Life is routine. Perhaps that’s why we’re prone to imagine that the rich and powerful, the beautiful and famous are exempt and we envy that idea. It’s a myth and we would be wise to rethink it. People are people. Rich or poor, good or bad, notable or ignored, people face the same 24-hour days that require a response to life’s inherent challenges. Some confront it with resolve and excellence, some view it as burdensome and boring. A few long to conquer and control and others give little thought to the extraordinary gift of life. But one thing remains; the value of life is immeasurable and our attitudes impact the fullness or emptiness of our days.
In the second Chapter of Luke, that truth unfolds from the historical events of the birth of Jesus. It begins with these words. “And it came to pass in those days that a decree went out from Caesar Augustus that all the world should be registered.” Right out of the gate, the elite flexed their power. Liberty was unheard of and the masses were simply to comply. But while Caesar had his eyes on the coffers, God had His eyes on souls. The purpose was preordained, yet Caesar believed he was in control. “So all went to be registered, everyone to his own city.” Among them were Joseph and Mary, pregnant with Jesus. The journey to Bethlehem was not easy, but necessary. Prophecy declared that the Christ of God would be born in the city of David and this journey would be that fulfillment.
To the shepherds watching over the their flock in the darkness, this was another routine night. Quiet and absent of the threat of predators, all seemed uneventful, when suddenly “an angel of the Lord stood before them and the glory of the Lord shone around them”. Their adrenaline surged and their hearts raced! After all, it’s not every day that the sky opens and an angel announces that God is with us. But wouldn’t the news of the King of kings have been given to the ruling class? Not in God’s economy. The offer would eventually be held out to them, but the announcement was intended for the receptive heart. The every-day, common soul would be the first to learn the Savior had arrived. No pride interfered with that truth and they made haste to find the Babe in the manger. It was transformational and, returning to their positions, the shepherds spread the joyous news. This was the beginning.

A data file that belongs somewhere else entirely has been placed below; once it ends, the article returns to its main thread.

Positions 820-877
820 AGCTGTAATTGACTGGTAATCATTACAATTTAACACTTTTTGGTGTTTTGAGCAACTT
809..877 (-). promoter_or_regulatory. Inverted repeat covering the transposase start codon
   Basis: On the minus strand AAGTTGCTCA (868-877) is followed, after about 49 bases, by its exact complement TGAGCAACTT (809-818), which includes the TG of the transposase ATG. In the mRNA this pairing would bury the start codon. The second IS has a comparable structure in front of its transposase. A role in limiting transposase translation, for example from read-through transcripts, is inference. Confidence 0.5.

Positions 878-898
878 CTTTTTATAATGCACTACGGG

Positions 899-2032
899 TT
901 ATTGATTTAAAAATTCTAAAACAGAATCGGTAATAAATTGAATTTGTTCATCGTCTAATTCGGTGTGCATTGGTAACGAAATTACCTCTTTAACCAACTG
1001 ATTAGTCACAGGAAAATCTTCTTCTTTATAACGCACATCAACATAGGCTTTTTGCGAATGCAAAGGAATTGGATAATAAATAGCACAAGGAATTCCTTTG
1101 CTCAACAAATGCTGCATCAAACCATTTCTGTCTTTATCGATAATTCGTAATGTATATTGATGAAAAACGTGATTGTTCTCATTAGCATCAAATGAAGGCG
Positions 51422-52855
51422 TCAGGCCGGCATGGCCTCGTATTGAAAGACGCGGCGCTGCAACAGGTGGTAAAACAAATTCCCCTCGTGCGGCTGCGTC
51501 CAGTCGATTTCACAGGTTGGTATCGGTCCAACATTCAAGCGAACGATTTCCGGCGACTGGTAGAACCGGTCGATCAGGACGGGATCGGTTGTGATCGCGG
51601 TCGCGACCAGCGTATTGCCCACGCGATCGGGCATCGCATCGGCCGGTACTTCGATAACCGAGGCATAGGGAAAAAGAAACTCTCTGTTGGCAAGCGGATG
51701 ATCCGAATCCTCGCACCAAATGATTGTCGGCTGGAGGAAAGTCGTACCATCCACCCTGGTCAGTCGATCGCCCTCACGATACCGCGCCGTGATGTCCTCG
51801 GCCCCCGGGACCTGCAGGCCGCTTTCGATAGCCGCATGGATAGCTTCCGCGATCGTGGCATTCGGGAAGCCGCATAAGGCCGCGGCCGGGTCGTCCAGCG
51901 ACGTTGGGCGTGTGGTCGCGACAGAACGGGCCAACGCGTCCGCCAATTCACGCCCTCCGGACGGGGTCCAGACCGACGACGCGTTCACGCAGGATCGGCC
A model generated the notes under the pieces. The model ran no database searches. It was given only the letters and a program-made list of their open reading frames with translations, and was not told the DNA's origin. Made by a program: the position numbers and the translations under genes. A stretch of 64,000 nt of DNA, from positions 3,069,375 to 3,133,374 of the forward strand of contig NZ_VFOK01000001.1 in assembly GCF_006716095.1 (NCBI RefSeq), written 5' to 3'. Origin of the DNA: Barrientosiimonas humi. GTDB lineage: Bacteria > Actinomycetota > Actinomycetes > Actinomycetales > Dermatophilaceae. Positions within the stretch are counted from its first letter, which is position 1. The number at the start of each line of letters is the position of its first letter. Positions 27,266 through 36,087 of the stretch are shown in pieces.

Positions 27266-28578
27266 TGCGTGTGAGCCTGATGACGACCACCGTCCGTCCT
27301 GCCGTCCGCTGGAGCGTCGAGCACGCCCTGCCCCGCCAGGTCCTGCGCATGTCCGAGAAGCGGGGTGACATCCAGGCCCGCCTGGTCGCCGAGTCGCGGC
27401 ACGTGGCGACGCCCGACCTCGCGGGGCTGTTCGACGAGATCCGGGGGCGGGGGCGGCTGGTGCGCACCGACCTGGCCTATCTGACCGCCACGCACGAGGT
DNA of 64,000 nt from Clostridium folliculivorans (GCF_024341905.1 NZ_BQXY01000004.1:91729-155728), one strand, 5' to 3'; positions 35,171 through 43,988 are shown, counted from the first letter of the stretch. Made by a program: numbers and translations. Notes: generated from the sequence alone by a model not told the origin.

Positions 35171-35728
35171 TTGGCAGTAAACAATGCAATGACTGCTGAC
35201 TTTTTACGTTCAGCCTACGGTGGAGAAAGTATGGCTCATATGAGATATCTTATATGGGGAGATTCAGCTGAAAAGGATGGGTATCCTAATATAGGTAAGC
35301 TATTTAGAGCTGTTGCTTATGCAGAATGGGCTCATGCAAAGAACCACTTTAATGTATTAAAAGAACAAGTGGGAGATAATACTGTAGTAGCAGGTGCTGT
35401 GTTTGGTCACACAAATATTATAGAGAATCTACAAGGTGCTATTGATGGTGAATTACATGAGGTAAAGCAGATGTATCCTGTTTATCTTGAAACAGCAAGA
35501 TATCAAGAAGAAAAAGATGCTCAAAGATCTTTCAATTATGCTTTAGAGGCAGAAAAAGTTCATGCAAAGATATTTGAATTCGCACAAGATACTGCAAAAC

Eight days later, Jesus was brought to the temple in Jerusalem by his parents to dedicate Him to the Lord according to the law of Moses. Now, it happened that a man named Simeon was serving in the temple. He was a just and devout man who had long been waiting for the Consolation of Israel because “… it had been revealed to him by the Holy Spirit that he would not see death before he had seen the Lord’s Christ.” Simeon knew Him at once, took Jesus in his arms and blessed God. “Lord, now You are letting Your servant depart in peace according to Your Word; for my eyes have seen your salvation which You have prepared before the face of all peoples. A light to bring revelation to the Gentiles, and the glory of Your people Israel.” Years of uneventful service turned into a life-changing encounter with the One for Whom he had waited.
No sooner had Simeon finished his prayer when Anna, the prophetess entered the room. Well advanced in years, hers had been a life of prayer and fasting in the temple. Widowed after only seven years of marriage, 84 years had passed since the death of her husband and she dedicated herself to God. The waiting list for such a calling is … well, non-existent. But her dedication was not in vain. Her prayers became reality and her devotion brought her into the presence of the Divine.
Quiet and uneventful lives hold little appeal to us. Perhaps that is because we eye what is tangible and lose sight of what is eternal. Life is more than what we see and our greatest achievements are not found in the applause of men, but in the approval of God; for His Kingdom is vibrant with life.
Think your life is nothing more than a series of uneventful routines? Think again. God knows you and created you with eternity in mind. Where you spend it is decided by what you value and who you serve. For those who have chosen Jesus, the glory, honor and riches of heaven are closer than we realize and we can be ushered into that reality in an instant.
After years of routine, life changed in one extraordinary moment for the shepherds, for Simeon and for Anna. Their long-awaited hope for the Christ of God was manifest and their lives were transformed from the mundane to the Majestic. They witnessed the beginning. We stand on the opposite end awaiting His return. That too will happen in a moment. The trumpet will sound and a reunion will take place of God and His redeemed.
Don’t let life’s routine fool you; something wonderful is on the way!